Talk:Navajo Sandstone

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Paleobiota help[edit]

Code[edit]

This section contains pre-made code that can be copy and pasted into articles containing paleobiota tables. To save space, not all of the code is visible, additional code can be found by simply viewing this section's edit page.

Premade rowspans:

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Replacement headings for "Presence" column


! Location
! Stratigraphic position
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Replacement headings for "Taxa" column



Cell background colors[edit]

The background colors of the cells are a means to communicate the relevant organism's taxonomic status.

Color key
Taxon Reclassified taxon Taxon falsely reported as present Dubious taxon or junior synonym Ichnotaxon Ootaxon Morphotaxon
Notes
Uncertain or tentative taxa are in small text; crossed out taxa are discredited.

Red for reclassified and preoccupied

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Purple for taxa falsely reported as present:

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Dark grey for discredited taxa:

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Peach for Ichnotaxa:

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Light blue for Ootaxa:

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Light green for Morphotaxa:

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I thought Navajo sandstone was deserving of its own entry in Wikipedia, since it is one of the most impressive formations found in the Colorado plateau and is one of the primary reasons that Utah has so many national parks. (from User:GroupX}

Alternate names for Moqui Marbles[edit]

In the section: Iron Oxide Concretions (Moqui Marbles), I've added the additional names used by enthusiasts, and documented the rock/geology enthusiast's side whree the names were references. This is common usage, so hopefully the reference is sufficiently valid for laymen's terms, just as examples of names used: Moqui Marbles, Moqui Balls, Moki Marbles, Shaman Stones, Thunderballs. They all describe the same physical thing. Just different names people have used over the years.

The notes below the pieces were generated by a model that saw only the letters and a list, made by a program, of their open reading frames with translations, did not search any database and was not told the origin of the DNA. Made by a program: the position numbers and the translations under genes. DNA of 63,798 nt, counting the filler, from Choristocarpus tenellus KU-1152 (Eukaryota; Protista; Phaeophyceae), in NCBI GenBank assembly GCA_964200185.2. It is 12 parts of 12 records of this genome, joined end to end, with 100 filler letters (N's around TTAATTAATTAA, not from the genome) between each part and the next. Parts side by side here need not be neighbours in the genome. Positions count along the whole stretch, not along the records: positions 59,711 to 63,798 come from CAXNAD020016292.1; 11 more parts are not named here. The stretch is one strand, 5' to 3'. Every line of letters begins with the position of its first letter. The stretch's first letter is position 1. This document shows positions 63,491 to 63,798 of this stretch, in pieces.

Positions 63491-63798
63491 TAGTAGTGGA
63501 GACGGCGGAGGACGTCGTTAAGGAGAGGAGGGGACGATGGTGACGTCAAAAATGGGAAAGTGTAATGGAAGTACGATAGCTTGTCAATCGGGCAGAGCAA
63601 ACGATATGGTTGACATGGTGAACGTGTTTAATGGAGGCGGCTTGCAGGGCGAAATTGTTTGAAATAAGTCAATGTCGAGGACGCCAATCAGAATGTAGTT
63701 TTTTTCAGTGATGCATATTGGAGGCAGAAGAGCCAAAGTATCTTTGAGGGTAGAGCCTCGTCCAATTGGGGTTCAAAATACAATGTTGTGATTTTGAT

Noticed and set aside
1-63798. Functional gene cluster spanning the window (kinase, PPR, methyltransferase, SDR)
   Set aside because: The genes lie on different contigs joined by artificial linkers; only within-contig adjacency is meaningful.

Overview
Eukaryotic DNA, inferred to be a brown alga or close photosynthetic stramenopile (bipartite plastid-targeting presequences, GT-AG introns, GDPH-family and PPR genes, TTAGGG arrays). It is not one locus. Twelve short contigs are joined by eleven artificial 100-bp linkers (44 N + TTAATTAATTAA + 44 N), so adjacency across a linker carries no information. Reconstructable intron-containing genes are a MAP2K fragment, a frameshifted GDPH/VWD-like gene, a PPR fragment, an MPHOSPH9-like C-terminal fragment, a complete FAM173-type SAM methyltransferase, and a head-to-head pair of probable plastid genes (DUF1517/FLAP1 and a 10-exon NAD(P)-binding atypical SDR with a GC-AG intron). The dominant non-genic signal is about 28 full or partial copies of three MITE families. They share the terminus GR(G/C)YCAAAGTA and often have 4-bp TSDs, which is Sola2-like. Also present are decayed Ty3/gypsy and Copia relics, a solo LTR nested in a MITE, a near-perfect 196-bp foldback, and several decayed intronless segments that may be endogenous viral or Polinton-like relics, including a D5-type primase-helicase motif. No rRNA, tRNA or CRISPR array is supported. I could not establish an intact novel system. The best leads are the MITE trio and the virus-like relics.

See also[edit]

Have added concretions, Martian spherules and Stone spheres of Costa Rica to the list of "See Also." I think these are relevant wikipedia-internal references for folks interested in perfectly spherical concretions. I know that similar structures have been found in the SW, Mexico, Costa Rica, Africa, and suspect that similar features remaind to de discovered elsewhere. Cause unknown. Nonetheless interesting to see the parallels. I'd almost suggest that Moqui marbles should have its own page to discuss them in more detail, and to separate them from the sandstone article. Sinec the stone spheres of Costa Rica and Martian spherules have gotten their own Wikipedia pages. But, perhaps it's not necessary, since Moqui Marbles has its own section and can be linked to directly, using the # (target) info.

Stone Spheres of Costa Rica[edit]

It should be noted that the artificial nature of the Stone spheres of Costa Rica is well known and as documented in their Wikipedia page, the publications mentioned in its text, and the web pages in its external links section. They are now known beyond a shadow of any doubt to be man-made artifacts. It is an established fact that they are not any type of concretion. They are completely unrelated in origin to (1.) any concretions, i,e, either Martian spherules, Moeraki Boulders, or Moqui Balls; (2.) megaspherulites, i.e. the stone balls of Cerro Piedras Bola of Jalisco, Mexico; and (3.) any other spherical and semi-spherical object of natural origin. The stone spheres of Costa Rica are only related to man-made stone balls such as lapidary spheres, stone round shot (cannonballs), and the Carved Stone Balls of Scotland and have nothing to do with spherical and semi-spherical objects of natural origin. Thus, as far as the the Stone spheres of Costa Rica are concerned, they lack any relevance to a discussion of Moqui marbles.

Map[edit]

I think a map showing where the Navajo Sandstone formation occurs would be informative. Thoughts?

Sadly I don't have the time; but hopefully someone else does! —Preceding unsigned comment added by Quickos (talkcontribs) 01:35, 20 October 2010 (UTC)